- Use electronic means to house communications. I was working on a project that had inherited office space from a tax accounting practice. The entire floor contained hundreds of beautiful built-in filing cabinets. And every single drawer was empty. Over the years we had weaned ourselves from paper and stored all of our project documentation electronically. Even I, who had started my career using coding pads, yellow legal pads, and pink telephone “while you were out” message pads, did not have a single piece of paper on my desk.
Electronic storage is invaluable in its efficiency to manage contracts, proposals, project plans, cost estimates, policies and procedures, reference documents, project schedules, deliverables, deliverable reviews and approvals, status reports, emails, change requests, issue and risk logs, test results, implementation release notes, and any other artifacts that are created electronically. The full library of information can be made available to the entire project team on a need to know and right to know basis. It provides for easy retrieval and document sharing, and saves substantial project resources.
- Paper the walls. I know, I know. I just said that it’s important to use electronic means rather than paper. However, what I mean is to literally paper the walls with project organization charts and that of the client organization, Gantt charts reflecting the project schedule, the screen flows for the new system, high-level use cases, mementos of individual or team accomplishments, (tasteful) photographs of team celebrations; any such artifacts that will visually convey a roadmap of the entire project and its end result. This helps build constant reminders of project urgency and excitement around teamwork on the project.
- Implement active feedback and evaluation. Besides seeking out professional coaching and mentoring in communication techniques, project team members can be their own best feedback mechanism. Often Project Managers don’t realize that poorly worded emails, conflicting body language, or poor vocal tone can detract from our intended message.
Peer-to-peer feedback following any type of formal communication takes a few extra minutes, but pays off in huge dividends. For example, before sending an email, the sender can request another project team member to review it for tone, grammar, and messaging.
Similarly, an experienced team member can be assigned to evaluate a peer’s presentation. Following the presentation, she would discuss her observations with the presenter: Were the slides effective? Was the presenter’s style engaging? Were complex concepts explained well? Were questions handled well? Did the presenter appear confident or nervous? Was he engaging?
Not only do these evaluative techniques help the communicator, but they help to sharpen the evaluator’s own writing and presentation skills.
- Be aware of interpersonal and team relationship skills. Projects can be long and arduous, and opportunities conflict among team members or with the client are ever present. In the frenzy of day-to-day project activity, the Project Manager’s well-intended communication may in fact create conflict.
Project teams are comprised of individuals of different age groups, different cultures, and different worldviews. Phrasing that is not well thought out, or a gesture that is careless or meaningless, even vocal tone that is misinterpreted can result in conflict.
Like the previous bullet point, peer-to-peer proactive feedback can make the communicator aware of the unintended offense and how it can be avoided in future communication. Project Managers should be trained in conflict resolution to learn how to stave off conflict before it becomes a problem, or how to handle it if it does.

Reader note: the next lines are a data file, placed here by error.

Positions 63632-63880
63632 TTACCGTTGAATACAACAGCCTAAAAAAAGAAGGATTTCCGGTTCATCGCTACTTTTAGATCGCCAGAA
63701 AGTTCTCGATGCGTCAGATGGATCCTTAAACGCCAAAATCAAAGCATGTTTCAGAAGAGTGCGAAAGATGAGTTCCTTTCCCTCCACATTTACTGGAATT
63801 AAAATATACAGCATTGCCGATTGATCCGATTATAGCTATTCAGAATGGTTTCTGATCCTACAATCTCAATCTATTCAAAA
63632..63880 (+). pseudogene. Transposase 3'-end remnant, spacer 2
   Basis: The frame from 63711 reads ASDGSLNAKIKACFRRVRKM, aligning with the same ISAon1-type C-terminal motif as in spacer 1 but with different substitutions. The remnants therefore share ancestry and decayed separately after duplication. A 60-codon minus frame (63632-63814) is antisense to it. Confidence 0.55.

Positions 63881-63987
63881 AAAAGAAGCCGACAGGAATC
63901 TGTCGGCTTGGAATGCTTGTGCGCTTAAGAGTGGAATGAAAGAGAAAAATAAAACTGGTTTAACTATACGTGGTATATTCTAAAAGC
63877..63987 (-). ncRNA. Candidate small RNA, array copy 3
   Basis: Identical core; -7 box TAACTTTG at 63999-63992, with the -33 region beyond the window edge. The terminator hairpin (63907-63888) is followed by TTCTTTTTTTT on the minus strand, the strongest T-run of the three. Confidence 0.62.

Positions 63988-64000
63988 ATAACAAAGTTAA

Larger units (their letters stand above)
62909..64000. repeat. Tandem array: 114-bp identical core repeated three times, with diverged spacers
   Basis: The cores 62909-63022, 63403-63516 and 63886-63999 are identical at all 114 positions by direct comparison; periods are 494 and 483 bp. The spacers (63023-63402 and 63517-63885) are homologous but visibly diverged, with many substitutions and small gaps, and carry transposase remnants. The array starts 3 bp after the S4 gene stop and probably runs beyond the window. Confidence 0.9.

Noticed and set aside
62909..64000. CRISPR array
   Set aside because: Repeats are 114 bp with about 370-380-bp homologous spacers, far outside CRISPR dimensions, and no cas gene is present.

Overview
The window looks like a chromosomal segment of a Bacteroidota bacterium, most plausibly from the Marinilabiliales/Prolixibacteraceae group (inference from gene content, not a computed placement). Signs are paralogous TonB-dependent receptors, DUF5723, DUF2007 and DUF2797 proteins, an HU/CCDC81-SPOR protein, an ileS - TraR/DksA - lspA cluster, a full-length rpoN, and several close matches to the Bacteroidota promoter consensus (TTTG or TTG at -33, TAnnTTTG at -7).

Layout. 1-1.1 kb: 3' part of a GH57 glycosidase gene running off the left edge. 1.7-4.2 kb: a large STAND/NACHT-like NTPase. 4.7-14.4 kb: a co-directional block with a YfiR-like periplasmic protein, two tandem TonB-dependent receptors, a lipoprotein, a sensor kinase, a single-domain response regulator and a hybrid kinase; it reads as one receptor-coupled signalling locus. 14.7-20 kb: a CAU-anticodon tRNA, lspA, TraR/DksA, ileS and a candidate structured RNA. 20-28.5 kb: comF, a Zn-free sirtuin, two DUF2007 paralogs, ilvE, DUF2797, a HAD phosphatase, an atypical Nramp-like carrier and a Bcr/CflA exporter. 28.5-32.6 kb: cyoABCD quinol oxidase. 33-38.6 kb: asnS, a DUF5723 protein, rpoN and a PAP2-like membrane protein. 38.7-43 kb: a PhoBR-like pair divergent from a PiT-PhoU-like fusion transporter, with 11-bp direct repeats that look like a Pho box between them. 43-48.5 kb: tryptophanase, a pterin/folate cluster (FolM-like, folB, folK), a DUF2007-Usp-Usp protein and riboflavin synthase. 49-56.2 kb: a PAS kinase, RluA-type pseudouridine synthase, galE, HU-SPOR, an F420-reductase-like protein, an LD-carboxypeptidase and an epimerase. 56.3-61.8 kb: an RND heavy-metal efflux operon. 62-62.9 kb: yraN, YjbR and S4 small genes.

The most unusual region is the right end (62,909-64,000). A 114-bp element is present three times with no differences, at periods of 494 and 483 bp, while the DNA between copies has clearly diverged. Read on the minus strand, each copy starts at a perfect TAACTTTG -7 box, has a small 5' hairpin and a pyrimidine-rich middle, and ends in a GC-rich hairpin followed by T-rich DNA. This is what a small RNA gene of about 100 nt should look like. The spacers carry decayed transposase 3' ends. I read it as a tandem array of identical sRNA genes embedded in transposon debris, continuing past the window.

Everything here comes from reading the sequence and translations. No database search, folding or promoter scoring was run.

- Be a meeting tyrant. By tyrant I don’t mean someone who is oppressive. I mean a Project Manager must be tyrannical in jealously guarding time that can be wasted in meetings. Actually, the best way to not waste time in meetings is to not have unnecessary meetings in the first place.
I have seen meetings called when a quick email would have sufficed. I have been in meetings that don’t have an agenda, resulting in aimless wandering through a variety of topics with no particular priority; meetings with no time limit that go on longer than necessary; people coming late to meetings knowing that the facilitator would wait for them; and people working on their laptops who are inattentive and unprepared when called upon.
Time is money. Wasted time in meetings is wasted money. The Project Manager should be creative in her approach to manage meeting time effectively. For example, I had a manager who would begin every meeting exactly on time, move all the empty chairs into the hallway, and require latecomers to stand during the entire meeting. Another manager instituted fines for latecomers and used the money for project celebrations. At the very least, laptops should be closed and phones muted.
- Have specific communication criteria when working with virtual or remote project teams. Project Managers do not have the luxury of “popping in on” individuals or teams that work remotely. In these situations, the communication flow must be established, communication methods and tools must be managed consistently, response times for all communication specified and adhered to, and a cadence must be established for scheduled reporting.
- Update the Communication Management Plan as required. As the project progresses, communication needs may change over time. Communication preferences change, new stakeholders may be introduced to the project, or other situations may warrant updates to the communication plan. The Project Manager must be flexible and adaptable to such changes, while remaining true to the agreed upon communication goals for the project.
It’s one thing to create a Communication Management Plan deliverable as part of the contractual deliverables in the contract. It’s quite another thing to pick up that same plan during project execution and implement what was agreed upon. Effective communication on a project is not an easy task; but it is absolutely necessary for successful project delivery.
And it’s an absolute necessity to fostering the people aspects of managing a project.
Project Management Institute. A Guide to the Project Management Body of Knowledge (PMBOK® Guide) – Sixth Edition. Newton Square, PA: PMI Publications, 2017, Print.